KNOXVILLE, Tennessee (AP) — The ongoing NCAA investigation of Tennessee’s Donnie Tyndall’s former school is the latest in a series of coaching complications over what has been tumultuous several years in Knoxville.
Southern Mississippi announced Tuesday that it was self-imposing a postseason ban for this season as the NCAA investigates its men’s basketball program. The school also acknowledged the investigation centers on the 2012-13 and 2013-14 academic years, when Tyndall was Southern Mississippi’s coach.
There’s been a consistent stream of coaching chaos at Tennessee since the days of Phillip Fulmer and Pat Summitt.
Fulmer was named the head coach of the football program at the end of the 1992 season and remained in place until being fired in 2008. Summitt led the women’s basketball program to eight national titles and an NCAA-record 1,098 victories in 38 seasons before stepping down in 2012, one year after announcing she had early-onset dementia, Alzheimer’s type.
But there have been revolving doors since then.
Bruce Pearl led the men’s basketball program to some of its greatest heights from 2005-11. But he was fired in 2011 amid an NCAA investigation that resulted in a three-year show cause penalty for him and a two-year probation for Tennessee’s program. Cuonzo Martin replaced Pearl, but Martin left for California after three seasons.
Lane Kiffin replaced Fulmer and left for Southern California after one year. Derek Dooley took over from there and was fired after three straight losing seasons.
Now Tennessee is facing potential fallout from the situation at Southern Miss involving Tyndall.
“All I can say is I’ve cooperated 100 percent and if I need to, I will continue to do that,” Tyndall said after Tennessee’s 66-62 victory at South Carolina on Tuesday night. “That’s all I can say on that matter.”
The investigation casts a shadow over Tennessee’s surprising performance this season and marks one more potentially turbulent chapter for a school that was a model of coaching consistency for most of the 1990s and 2000s.
Butch Jones has stabilized the football program by leading Tennessee to its first winning season since 2009. And at least on the floor, Tyndall has produced splendid results in his debut season at Tennessee.
Picked in the SEC preseason media poll to finish 13th out of 14 teams in the conference, Tennessee (12-5, 4-1 SEC) is in sole possession of second place. The Vols have won eight of their last nine games despite returning only one player who scored more than five points per game for the team that reached an NCAA regional semifinal last season.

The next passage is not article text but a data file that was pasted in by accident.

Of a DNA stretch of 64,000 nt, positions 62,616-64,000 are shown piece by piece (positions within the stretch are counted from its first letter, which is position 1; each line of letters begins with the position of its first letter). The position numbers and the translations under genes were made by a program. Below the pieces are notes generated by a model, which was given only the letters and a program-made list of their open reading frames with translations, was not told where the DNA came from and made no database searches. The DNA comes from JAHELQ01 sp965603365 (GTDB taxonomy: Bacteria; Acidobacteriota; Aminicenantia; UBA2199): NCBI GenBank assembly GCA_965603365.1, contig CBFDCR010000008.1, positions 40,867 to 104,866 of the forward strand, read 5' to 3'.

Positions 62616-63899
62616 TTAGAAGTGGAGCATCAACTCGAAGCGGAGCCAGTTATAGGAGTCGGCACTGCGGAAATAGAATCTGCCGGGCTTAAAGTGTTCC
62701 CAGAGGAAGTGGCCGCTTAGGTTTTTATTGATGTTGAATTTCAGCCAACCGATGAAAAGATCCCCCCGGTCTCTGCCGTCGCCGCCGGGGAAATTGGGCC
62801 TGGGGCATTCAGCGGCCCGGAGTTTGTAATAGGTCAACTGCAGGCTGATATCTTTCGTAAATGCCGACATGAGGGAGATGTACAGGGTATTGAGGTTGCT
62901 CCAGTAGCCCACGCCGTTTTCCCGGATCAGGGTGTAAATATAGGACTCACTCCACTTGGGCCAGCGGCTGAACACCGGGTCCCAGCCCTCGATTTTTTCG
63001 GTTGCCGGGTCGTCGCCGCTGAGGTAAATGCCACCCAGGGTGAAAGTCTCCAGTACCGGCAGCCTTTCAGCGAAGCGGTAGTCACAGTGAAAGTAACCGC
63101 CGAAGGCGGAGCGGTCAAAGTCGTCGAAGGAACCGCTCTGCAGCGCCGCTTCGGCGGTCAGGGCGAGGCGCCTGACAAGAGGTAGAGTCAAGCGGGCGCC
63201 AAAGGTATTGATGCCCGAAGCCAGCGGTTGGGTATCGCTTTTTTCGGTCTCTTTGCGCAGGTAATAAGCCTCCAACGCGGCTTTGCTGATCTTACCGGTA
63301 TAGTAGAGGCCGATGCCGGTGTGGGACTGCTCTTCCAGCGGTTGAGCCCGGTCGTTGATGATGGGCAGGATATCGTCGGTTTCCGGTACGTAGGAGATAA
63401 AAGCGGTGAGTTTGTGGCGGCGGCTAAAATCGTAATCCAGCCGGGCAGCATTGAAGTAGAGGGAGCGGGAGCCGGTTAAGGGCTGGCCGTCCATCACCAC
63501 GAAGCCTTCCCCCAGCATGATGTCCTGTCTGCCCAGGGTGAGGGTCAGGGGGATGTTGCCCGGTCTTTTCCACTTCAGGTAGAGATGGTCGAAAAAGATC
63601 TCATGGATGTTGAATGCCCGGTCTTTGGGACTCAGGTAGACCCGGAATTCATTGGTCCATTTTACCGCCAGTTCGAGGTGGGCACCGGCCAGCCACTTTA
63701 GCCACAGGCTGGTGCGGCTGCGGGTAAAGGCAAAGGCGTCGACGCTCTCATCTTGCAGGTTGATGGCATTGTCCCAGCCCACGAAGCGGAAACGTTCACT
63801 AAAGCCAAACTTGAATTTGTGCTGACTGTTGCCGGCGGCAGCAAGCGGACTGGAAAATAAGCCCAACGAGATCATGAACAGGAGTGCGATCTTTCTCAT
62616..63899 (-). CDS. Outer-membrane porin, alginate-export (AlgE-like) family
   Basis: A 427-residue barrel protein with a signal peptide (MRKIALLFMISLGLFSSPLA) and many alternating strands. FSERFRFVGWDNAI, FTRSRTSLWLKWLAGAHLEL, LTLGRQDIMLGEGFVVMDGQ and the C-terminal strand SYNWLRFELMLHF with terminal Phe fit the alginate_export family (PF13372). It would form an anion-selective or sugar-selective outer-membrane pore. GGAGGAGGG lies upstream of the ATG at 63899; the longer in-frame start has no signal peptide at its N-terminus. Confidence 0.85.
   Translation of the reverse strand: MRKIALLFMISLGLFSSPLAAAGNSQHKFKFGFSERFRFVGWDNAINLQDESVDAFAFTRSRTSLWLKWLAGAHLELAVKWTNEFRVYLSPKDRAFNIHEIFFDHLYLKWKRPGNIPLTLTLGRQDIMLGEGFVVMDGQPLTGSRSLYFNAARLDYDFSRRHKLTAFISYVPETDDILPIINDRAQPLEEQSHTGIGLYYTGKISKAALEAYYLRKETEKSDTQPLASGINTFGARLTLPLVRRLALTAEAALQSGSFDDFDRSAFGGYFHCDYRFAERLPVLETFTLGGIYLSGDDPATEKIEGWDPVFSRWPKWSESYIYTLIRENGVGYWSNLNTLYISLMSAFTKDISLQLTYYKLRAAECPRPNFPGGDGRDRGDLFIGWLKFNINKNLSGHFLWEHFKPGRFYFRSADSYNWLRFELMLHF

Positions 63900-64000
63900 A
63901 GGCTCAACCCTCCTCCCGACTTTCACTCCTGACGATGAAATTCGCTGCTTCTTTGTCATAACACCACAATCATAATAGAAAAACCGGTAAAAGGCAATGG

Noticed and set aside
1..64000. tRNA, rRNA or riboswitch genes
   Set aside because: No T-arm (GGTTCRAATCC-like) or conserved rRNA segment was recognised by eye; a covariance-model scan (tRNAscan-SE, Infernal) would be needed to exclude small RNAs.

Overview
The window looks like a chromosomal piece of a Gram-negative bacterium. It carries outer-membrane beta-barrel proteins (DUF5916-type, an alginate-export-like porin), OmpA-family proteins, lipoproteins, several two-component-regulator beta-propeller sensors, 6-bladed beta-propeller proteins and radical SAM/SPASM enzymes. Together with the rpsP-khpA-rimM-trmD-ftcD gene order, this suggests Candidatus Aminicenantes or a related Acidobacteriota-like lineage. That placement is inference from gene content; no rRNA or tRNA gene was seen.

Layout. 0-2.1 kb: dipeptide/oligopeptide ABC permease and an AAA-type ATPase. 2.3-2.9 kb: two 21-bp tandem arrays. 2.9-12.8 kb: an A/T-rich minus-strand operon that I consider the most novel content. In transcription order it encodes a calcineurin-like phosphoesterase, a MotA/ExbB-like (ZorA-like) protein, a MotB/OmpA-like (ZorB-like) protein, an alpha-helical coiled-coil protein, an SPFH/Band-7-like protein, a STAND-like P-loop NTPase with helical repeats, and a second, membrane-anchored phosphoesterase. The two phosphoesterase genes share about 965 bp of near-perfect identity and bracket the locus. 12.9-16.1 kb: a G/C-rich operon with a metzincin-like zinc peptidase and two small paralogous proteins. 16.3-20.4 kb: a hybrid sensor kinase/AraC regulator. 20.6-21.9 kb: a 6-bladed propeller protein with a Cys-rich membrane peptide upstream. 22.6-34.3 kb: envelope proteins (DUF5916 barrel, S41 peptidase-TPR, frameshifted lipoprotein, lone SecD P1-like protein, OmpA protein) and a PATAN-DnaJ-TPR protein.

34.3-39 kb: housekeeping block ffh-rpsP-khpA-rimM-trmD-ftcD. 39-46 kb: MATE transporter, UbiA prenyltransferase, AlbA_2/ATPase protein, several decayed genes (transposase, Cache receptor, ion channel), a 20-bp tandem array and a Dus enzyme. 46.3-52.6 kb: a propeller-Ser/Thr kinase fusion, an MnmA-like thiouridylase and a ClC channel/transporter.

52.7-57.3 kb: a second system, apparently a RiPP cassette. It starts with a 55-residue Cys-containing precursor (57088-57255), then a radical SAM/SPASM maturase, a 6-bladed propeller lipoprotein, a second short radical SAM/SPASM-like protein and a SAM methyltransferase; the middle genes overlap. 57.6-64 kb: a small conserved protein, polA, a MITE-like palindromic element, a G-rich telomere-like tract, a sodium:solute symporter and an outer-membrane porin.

Tennessee officials declined comment on Southern Mississippi’s decision Tuesday.
When Southern Mississippi announced the NCAA review on Nov. 6, Tennessee athletic department spokesman Jimmy Stanton said that during its vetting process, the school held “very specific conversations with the NCAA and school officials at Southern Miss regarding compliance during coach Tyndall’s tenure there, during which no issues were brought to our attention.”
Tyndall’s contract at Tennessee allows the school to fire him for cause if he’s found to have committed an NCAA Level I or Level II violation “whether the conduct occurred during (Tyndall’s) employment with the university or another NCAA-member institution.”
If the NCAA or SEC chose to suspend Tyndall due to violations, his contract allows the school to fine him $10,000 for each game he misses.
Two members of Tyndall’s staff have resigned since Southern Mississippi’s November announcement. Assistant coach Adam Howard stepped down for what the school described as personal reasons. R.J. Rush cited family reasons for resigning as special assistant to Tyndall.
When Tyndall was coaching Morehead State in 2010, the program was placed on two years of probation for recruiting violations related to booster activity. The school’s self-imposed penalties included the loss of one scholarship and other recruiting restrictions.
The Vols are now back in a wait-and-see mode, waiting to see if the Southern Miss situation will impact them.